Decoding and Targeting RNA Machines in Living Cells

RNA molecules fold into structures and intermolecular interactions to execute a second layer of genetic instructions beyond encoding proteins. Functions of RNA structures are pervasive and diverse, including many levels of gene regulation, guiding, scaffolding and catalysis. RNA molecules are directly involved in a variety of human diseases, such as genetic disorders resulting from mutations in noncoding RNAs, RNA binding proteins, and infections caused by RNA viruses (like HIV, HCV, Ebola, etc.). Our work combines computational, chemical and biological approaches, and aims to elucidate the fundamental mechanisms of “RNA machines”. These studies will lead to new understanding and therapies targeting human diseases.

1. New Technologies for the analysis of RNA Structures and Interactions


One of the major challenges in the RNA field is the direct analysis of RNA structures and interactions. Traditional methods like crystallography and NMR are only applicable to small and purified RNA molecules, while recently developed methods such as icSHAPE and DMS-seq determines nucleotide flexibility but do not identify structures directly. The lack of proper methods to determine RNA structures and interactions has significantly impeded the entire RNA field.

To address this issue, we have developed PARIS (Psoralen Analysis of RNA Interactions and Structures), a crosslinking based method for high throughput mapping of RNA duplexes in living cells at single-molecule level with near base-pair resolution (Lu et al. 2016 Cell, see figure on the right, featured cover on Cell in the Publications page, and video describing the work in Youtube Get an Eye-full (Eiffel)). These unique strengths allow direct determination of alternative conformations, long-range and complex structures and RNA-RNA interactions across the transcriptome. Current work in the lab focuses on developing new computational and chemical tools with superior capabilities and applying them to previously intractable biological problems in the RNA field (see our recent review on the status of the art in this field).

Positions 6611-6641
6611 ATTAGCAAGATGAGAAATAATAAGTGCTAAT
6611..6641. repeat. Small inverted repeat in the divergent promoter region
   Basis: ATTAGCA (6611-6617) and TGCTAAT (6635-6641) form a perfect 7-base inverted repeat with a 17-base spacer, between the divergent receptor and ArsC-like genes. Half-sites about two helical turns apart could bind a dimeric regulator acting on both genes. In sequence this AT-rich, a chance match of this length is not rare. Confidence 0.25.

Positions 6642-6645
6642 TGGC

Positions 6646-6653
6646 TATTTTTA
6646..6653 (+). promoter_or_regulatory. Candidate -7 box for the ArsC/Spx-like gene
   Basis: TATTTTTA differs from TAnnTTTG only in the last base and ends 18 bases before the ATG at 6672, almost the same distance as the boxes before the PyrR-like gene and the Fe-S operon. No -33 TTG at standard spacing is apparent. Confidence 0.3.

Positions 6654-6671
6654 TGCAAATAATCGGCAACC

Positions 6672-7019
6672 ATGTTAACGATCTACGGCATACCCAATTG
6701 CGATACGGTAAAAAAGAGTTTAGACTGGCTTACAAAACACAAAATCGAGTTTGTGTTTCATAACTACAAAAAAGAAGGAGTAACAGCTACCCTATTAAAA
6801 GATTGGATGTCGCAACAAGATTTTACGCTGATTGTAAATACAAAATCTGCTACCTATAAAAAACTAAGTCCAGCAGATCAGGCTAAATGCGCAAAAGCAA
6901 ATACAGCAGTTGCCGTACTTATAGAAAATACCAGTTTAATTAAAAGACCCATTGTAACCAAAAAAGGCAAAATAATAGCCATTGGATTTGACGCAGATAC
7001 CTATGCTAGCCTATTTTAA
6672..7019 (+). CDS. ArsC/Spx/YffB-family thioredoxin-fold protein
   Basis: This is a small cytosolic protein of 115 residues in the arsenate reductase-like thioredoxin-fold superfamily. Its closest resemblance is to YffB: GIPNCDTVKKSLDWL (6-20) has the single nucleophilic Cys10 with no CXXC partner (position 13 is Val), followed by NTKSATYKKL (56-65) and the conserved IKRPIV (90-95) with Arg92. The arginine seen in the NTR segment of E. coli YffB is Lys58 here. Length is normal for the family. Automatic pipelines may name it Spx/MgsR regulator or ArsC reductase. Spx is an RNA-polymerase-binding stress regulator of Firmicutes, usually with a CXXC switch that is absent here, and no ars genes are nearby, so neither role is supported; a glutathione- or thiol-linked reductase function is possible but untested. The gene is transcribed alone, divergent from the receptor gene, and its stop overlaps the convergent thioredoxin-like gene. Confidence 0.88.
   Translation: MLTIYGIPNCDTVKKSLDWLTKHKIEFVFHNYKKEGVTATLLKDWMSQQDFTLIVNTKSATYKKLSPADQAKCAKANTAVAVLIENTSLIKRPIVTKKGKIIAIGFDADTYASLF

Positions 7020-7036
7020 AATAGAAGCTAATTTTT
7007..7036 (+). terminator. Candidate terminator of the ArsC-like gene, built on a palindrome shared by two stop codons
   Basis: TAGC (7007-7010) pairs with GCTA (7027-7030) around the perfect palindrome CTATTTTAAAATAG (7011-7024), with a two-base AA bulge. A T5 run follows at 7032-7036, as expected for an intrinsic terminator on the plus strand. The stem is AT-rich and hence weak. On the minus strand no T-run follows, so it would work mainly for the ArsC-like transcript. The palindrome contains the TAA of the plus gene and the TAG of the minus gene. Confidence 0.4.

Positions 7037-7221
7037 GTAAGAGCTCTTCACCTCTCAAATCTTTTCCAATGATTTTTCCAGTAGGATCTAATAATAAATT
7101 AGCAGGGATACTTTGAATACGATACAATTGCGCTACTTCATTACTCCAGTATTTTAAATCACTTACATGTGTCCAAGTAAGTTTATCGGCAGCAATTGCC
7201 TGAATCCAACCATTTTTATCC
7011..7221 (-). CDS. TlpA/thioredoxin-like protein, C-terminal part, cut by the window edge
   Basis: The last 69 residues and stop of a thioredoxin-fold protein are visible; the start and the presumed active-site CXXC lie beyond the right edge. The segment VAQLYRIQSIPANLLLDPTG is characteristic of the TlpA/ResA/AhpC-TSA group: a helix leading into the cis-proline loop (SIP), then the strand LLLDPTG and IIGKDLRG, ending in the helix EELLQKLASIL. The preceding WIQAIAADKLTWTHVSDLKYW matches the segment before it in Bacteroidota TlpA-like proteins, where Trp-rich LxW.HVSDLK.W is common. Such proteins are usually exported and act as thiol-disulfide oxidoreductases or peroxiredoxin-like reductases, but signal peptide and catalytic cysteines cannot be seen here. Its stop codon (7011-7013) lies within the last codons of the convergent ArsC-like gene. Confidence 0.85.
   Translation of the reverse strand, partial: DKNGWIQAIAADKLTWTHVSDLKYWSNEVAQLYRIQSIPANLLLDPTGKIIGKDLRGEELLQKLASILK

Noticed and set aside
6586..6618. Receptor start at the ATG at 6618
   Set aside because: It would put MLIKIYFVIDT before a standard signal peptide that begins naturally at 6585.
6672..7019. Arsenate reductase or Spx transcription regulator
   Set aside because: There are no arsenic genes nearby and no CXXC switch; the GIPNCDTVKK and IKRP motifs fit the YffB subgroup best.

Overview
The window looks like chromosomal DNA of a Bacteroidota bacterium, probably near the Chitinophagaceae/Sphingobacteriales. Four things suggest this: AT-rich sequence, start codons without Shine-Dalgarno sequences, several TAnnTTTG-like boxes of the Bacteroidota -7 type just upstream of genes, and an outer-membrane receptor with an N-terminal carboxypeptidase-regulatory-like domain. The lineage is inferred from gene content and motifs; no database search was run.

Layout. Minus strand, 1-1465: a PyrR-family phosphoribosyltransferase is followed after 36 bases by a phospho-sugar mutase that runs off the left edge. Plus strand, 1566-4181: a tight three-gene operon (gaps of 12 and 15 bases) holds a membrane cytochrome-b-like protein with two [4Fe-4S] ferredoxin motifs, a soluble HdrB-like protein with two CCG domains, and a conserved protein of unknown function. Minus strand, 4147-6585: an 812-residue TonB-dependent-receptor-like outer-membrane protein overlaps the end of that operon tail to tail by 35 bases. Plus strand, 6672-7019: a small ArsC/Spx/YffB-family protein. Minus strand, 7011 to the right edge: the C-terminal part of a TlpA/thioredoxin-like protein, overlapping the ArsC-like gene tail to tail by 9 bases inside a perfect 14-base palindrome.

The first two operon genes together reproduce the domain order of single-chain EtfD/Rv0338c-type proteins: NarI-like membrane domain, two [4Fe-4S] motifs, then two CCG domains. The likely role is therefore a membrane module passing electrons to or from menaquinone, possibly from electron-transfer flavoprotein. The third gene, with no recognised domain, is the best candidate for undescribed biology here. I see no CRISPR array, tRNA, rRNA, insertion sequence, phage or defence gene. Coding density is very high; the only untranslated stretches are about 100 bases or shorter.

2. Organizing Principle of RNA in Live Cells: a Molecular Social Network


The cell is jammed with macromolecules. Precise and ordered actions of these molecules are essential for the emergence and propagation of life on earth. While the packaging of chromatin has been studied in great details, very little is known about RNA. As a result, RNA molecules are commonly depicted as a plate of boiled spaghetti (drawing on the right). In recent years, studies have suggested a direct involvement of RNA structures in the formation of phase separated RNP granules in various cellular compartments and in the pathology of repeat-expansion disorders, such as ALS, Frontotemporal Dementia, Spinocerebellar Ataxia and Huntington’s disease. Our research aims to define the forms and functions of RNA in the seemingly chaotic cellular environment. Using the powerful PARIS method, we will conduct a rigorous analysis of the RNA packaging problem in normal cellular functions and human diseases.

3. RNA Structures and Interactions in Gene Expression

RNA molecules are directly involved in every step of gene expression, from transcription to splicing, transport, translation and degradation. In these events, they are both the regulators and being regulated. The folding and intermolecular interactions form the physical basis of post-transcriptional gene regulation, yet little has been studied due to the limitations of conventional methods for RNA structure/interaction analysis. Here using the new technologies we invented, including PARIS and the integration with orthogonal approaches (figure on the right), we can directly capture dynamic RNA conformations in action and build comprehensive and predictive models for RNA. We will use these models to dissect mechanisms of post-transcriptional regulation of gene expression.

4. RNA Structures and Interactions in Genetic and Infectious Diseases


The broad involvement of RNA structures and interactions in all basic cellular processes has broad implications in human diseases. Both normal and mutated RNAs, in both coding and non-coding regions are directly involved. Notably, genetic perturbations of more than dozens of RNA helicases promote tumor development. Mutations in many noncoding RNAs lead to genetic disorders. RNA structures also underlie another class of human diseases: viral infections. RNA viruses cause some of the most deadly infections, and RNA structures are required for critical steps of virus replication, translation and interaction with the host. Comprehensive characterization of RNA structures is essential for both advancing knowledge in basic biology and developing drugs to treat human diseases. Using a combination of computational, biochemical and genetic methods on cell and animal models, we will investigate the roles of RNA structures and interactions in these devastating human diseases.